Sunday, October 29, 2006

Splish Splash

Perhaps there are those among you, our devoted readers, who are now convinced that food in London has risen to the standard of its cosmopolitan counterparts throughout the world, finally shaking off the scorn and ridicule which for so long were heaped on the purveyors even of the haute-est English cuisine. It's possible, you'll allow, that it's no longer difficult to seek out a great meal in this most international of cities. Londoners' tastes, shaped by decades of exposure to the varied fare of other lands through the innumerable immigrant communities of the city, have become more sophisticated. London now offers organic, free range, fair trade and gourmet food prepared well and presented with elegance by chefs whose repertoires reflect all sorts of international influences and the highest standards of culinary training. Maybe so, you say, but what of the rest of the country? What's happening in the 'shires and 'hams and 'chesters and 'mouths? Have standards really changed in the 'burys and 'boroughs and 'fords? To find out, we set out before sunrise on Saturday morning for Bath, an historical city just southeast of Bristol on the River Avon. We hereby submit our findings.

Bath has always been a tourist town. It is situated on top of Britain's only hot spring, which since Celtic times has been thought to provide physical and spiritual benefit to those suffering from various ailments. The Celts associated the springs with their goddess Sulis, to whom healing powers were attributed. When the Romans invaded Britain in 43 A.D. (veni, vidi, vici!), they quickly moved into Bath and began building one of the most magnificent bath complexes in northern Europe. From the Roman conquest through the fourth century A.D., worshippers traveled long distances to partake of the healing powers of the thermal springs and offer sacrifices to the Roman goddess Minerva, who had officially supplanted Sulis as the guardian spirit of the waters. In actuality, Sulis continued to be revered, and depictions of the goddess in Bath are usually referred to as "Sulis Minerva" due to the conflation of the two deities.

The present appearance of Bath is dominated by the Great Bath of the Romans, the fifteenth-century Bath Abbey (noted for the beauty of its fan vaulting and the unusual external facade depicting a dream of its founder in which angels climbed up a ladder to heaven, as well as for being the site of the coronation of the first king of all England, Edgar, in 973) and the elegant Georgian architecture of the residential parts of the city. In the eighteenth century, Bath became one of the most fashionable resort towns in England, again due to the supposed healing powers of its bubbling waters and its proximity to the lovely Somerset countryside. The architect John Wood and his eponymous son created such famous architectural splendors as the Circus and the Royal Crescent, where the wealthy and aristocratic of Georgian England, including resident dandy Beau Nash, whiled away their days in between spa visits. Bath is the setting of the outwardly polite but inwardly vicious social encounters chronicled by Jane Austen, a short-term resident of the city but not a fan, in Northanger Abbey and Persuasion. Sheridan's The Rivals, featuring the unforgettable Mrs. Malaprop, also takes place in Bath; and in Dickens' The Pickwick Papers, the Cockney servant Sam Wellers expresses an aversion to the taste of the spring water, which he describes as having "a very strong flavour o' warm flat irons" - a characterization with which we must say we concur.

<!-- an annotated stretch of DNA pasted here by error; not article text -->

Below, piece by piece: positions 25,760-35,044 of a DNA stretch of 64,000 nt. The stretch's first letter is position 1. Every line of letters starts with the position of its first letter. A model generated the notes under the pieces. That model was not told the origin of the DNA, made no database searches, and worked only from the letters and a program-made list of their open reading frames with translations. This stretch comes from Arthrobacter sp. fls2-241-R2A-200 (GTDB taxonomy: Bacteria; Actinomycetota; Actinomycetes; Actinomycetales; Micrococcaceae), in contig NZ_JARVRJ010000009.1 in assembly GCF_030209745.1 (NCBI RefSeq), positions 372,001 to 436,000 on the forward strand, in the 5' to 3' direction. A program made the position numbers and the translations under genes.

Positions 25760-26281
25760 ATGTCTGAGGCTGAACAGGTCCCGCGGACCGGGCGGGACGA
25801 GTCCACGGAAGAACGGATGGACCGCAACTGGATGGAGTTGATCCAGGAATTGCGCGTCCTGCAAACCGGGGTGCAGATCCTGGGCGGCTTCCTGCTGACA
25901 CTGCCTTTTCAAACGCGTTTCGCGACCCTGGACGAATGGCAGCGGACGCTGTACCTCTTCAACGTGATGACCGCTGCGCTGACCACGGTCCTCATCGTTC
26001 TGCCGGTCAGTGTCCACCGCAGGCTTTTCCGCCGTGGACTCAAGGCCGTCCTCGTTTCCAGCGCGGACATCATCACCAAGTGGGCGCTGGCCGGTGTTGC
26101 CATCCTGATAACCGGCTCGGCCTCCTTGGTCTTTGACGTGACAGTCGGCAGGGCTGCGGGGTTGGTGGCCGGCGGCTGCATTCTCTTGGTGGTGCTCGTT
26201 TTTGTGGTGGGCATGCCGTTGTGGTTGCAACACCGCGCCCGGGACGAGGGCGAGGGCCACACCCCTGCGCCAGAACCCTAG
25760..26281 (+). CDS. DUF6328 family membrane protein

We arrived in the morning, and took in the splendours of the abbey and the vaults before venturing out in search of food, which we found at the King William Pub on Thomas Street. This tiny establishment offers unusual, authentic ales and makes an attempt to resurrect truly traditional English food - not the typical pub grub of meat pies and fish and chips, but rather such nearly forgotten delicacies as beer battered sweetbreads with tartare sauce and ham hock terrine on toast. Laura, in honor of her English father who has always proclaimed the culinary virtues of various kinds of innards to the extent of single-handedly boiling and consuming each year's Thanksgiving turkey gizzards, had devilled kidneys on toast; Tam had a steak of pork belly.